Osoyoos resident Mike Stiles attended the accessibility forum on Wednesday night. (Robin Grant/Western News) Osoyoos resident Mike Stiles attended the accessibility forum on Wednesday night. (Robin Grant/Western News)

Minister hosted accessibility forum on Wednesday night in Penticton

Residents had their say at forum hosted by social development and poverty reduction minister

Residents from across the Okanagan attended a public forum Wednesday to give their input and feedback on new accessibility legislation currently in the works for B.C.

READ MORE: Penticton WorkBC all-access centre officially opens

Minister of Social Development and Poverty Reduction Shane Simpson hosted the in-person session on Nov. 13 at the Ooknakane Friendship Centre in Penticton for people with disabilities, their friends and families, accessibility advocates and self-advocates and more. The aim was to give them a chance to shape future legislation to make B.C. more accessible and inclusive.

“People with disabilities have been clear,” Simpson said. “They want to be part of the conversation about their future. We’ve focused very much on bringing people with disabilities into these sessions and having them here in other communities, talking to them through the survey and organizations and ensuring that those voices are the foundation of the work we are doing with the legislation.”

Almost one million British Columbians over the age of 15 live with some form of disability and the government wants to give them a say in the legislation, he added.

“I believe it will be richer and better legislation if the people who live this experience every day have a say. They must be included because, in the past, they have not been.”

According to the non-profit Inclusion BC, British Columbia is the largest province in Canada without accessibility legislation to help identify, remove and prevent barriers experienced by persons with disabilities, the website reads.

Ontario, Manitoba, Nova Scotia and Quebec and the federal government all have accessibility legislation.

READ MORE: Grand opening for all-access Penticton WorkBC Centre

The forum covered five topics: service delivery, employment, built environment, transportation and information and communication — the areas covered in the province’s framework proposed for the legislation.

Osoyoos resident Mike Stiles said he has been in a wheelchair for almost 35 years and is concerned physical accessibility, such as wheelchair accessible parking and level entrance into buildings and facilities, is getting worse. He said there needs to be better standards and the provincial government can help establish them.

”Now everybody is trying to do their own version of accessibility. There’s no regulation. It’s piecemeal and nobody knows what to expect,” he said. “There’s a gamut of issues where there needs to be government involvement and a baseline for what people can expect when it comes to accessibility.”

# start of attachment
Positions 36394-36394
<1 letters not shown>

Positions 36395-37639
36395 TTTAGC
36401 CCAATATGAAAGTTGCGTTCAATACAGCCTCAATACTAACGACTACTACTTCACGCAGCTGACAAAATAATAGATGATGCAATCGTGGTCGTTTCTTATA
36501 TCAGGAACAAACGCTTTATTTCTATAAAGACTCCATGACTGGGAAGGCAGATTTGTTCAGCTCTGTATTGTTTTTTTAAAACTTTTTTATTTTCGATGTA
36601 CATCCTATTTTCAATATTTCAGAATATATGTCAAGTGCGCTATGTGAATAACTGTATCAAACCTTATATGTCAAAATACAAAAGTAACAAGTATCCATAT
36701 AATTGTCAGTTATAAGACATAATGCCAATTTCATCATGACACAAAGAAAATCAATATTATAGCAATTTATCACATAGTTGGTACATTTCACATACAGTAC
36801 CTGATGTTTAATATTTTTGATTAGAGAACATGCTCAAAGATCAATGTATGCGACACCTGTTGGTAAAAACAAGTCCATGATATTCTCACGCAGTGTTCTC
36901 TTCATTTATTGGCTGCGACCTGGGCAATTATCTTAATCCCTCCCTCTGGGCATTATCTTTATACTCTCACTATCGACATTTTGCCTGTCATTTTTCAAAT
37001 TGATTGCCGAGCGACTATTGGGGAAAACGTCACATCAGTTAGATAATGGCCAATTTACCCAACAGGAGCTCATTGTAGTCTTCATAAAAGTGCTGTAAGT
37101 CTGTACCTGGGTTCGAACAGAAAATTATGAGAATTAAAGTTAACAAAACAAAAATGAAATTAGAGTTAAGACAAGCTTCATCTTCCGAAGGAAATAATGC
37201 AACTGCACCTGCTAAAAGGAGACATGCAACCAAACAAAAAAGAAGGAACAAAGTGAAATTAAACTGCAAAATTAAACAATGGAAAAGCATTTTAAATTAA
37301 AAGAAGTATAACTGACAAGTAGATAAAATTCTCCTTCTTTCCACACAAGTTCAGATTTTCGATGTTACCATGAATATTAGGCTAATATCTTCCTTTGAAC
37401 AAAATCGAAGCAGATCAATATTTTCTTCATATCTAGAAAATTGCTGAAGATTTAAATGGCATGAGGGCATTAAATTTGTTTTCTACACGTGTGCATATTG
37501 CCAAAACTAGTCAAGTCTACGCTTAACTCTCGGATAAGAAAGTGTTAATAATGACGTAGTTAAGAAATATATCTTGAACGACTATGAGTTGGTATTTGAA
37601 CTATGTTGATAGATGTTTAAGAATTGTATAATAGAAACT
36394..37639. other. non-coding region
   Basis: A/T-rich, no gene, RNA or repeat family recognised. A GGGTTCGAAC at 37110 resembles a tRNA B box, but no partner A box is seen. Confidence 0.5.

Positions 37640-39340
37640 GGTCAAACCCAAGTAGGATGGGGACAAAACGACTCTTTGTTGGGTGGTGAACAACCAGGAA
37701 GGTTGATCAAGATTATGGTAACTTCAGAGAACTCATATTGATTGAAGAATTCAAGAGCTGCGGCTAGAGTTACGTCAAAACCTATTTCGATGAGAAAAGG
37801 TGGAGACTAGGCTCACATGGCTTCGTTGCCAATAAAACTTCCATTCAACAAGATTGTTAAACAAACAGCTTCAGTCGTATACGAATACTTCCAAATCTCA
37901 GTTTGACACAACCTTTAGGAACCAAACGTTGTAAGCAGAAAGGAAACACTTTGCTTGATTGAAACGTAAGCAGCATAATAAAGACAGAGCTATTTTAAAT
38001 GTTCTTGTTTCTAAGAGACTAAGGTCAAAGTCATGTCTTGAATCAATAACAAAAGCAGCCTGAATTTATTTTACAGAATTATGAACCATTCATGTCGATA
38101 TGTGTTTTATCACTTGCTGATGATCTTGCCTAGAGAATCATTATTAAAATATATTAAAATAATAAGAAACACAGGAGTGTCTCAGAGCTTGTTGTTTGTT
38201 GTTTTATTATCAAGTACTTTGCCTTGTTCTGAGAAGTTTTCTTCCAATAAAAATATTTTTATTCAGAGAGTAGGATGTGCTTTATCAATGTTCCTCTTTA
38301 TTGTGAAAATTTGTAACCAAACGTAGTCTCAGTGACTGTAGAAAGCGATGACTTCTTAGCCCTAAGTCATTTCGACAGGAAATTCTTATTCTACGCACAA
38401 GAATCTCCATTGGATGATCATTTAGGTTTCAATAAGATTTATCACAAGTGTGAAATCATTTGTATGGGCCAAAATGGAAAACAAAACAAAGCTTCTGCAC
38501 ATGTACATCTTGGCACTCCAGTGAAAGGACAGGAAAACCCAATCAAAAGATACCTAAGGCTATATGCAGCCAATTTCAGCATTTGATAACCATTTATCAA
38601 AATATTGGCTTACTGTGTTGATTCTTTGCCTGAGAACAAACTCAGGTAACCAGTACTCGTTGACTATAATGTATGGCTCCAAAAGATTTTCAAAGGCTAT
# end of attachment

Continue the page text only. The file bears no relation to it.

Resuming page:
Spring Hawse from Kelowna said she attended because the opportunity to give feedback is important. She pointed to transportation as an obstacle in the Okanagan, especially for those traveling for medical purposes.

The public is invited to give feedback and input until Nov. 29 at 4 p.m. To learn more about the proposed legislation, visit: engage.gov.bc.ca/accessibility.


 

@PentictonNews
newstips@pentictonwesternnews.com

Like us on Facebook and follow us on Twitter.

Just Posted

South Okanagan volunteer dental clinic donates rotten teeth to good cause

H.E.C.K. recently gifted 47 rotten teeth to a search and rescue group in the area

Okanagan Similkameen could have a sister city in the south of France

Regional District of Okanagan Similkameen considering agreement with wine region in southern France

Upgrades approved for Oliver and Keremeos landfill sites

Regional District of Okanagan Similkameen approves $300,000 expense

Police plan forum in Hedley to address resident concerns

Princeton RCMP will hold a meeting in Hedley this month, to address… Continue reading

Funds approved for Keremeos Fire Department

$12,000 authorized for purchase of an intrusion and access control system

VIDEO: Boys help rescue Cariboo bear cub

The cub, weighing just 24lbs, has been taken to wildlife sanctuary in Northwest B.C. for the winter

Campbell River mom’s iPhone containing priceless photos stolen from Victoria hospital parkade

The phone contained photos, heartbeat recordings of her late son

Miller nets winner as Canucks edge Sabres 6-5 in OT

Roussel, Leivo tally two apiece for Vancouver

‘Norovirus-like’ outbreak interrupts Bantam hockey showcase in Greater Victoria

Several athletes were sent home, quarantined on the ferry

$578: that’s how much your first distracted driving ticket will cost with recent premium hikes

Over 50 per cent of Canadians admitted to using phone while driving last year, according to study

Healing with honesty: Justice served 40 years later

Revelstoke senior gets house arrest for sexually assaulting stepdaughter

WorkSafe BC to investigate explosion at Princeton facility

Explosion at Envirogreen waste reclamation plant occurred Nov. 27

Doors open to Vernon’s first refill store

Vernon’s Refill Store may be answer to plastics problem

Okanagan RCMP not toying around when it comes to impaired drivers

Saturday, Dec. 7 is National Impaired Driving Enforcement Day

Most Read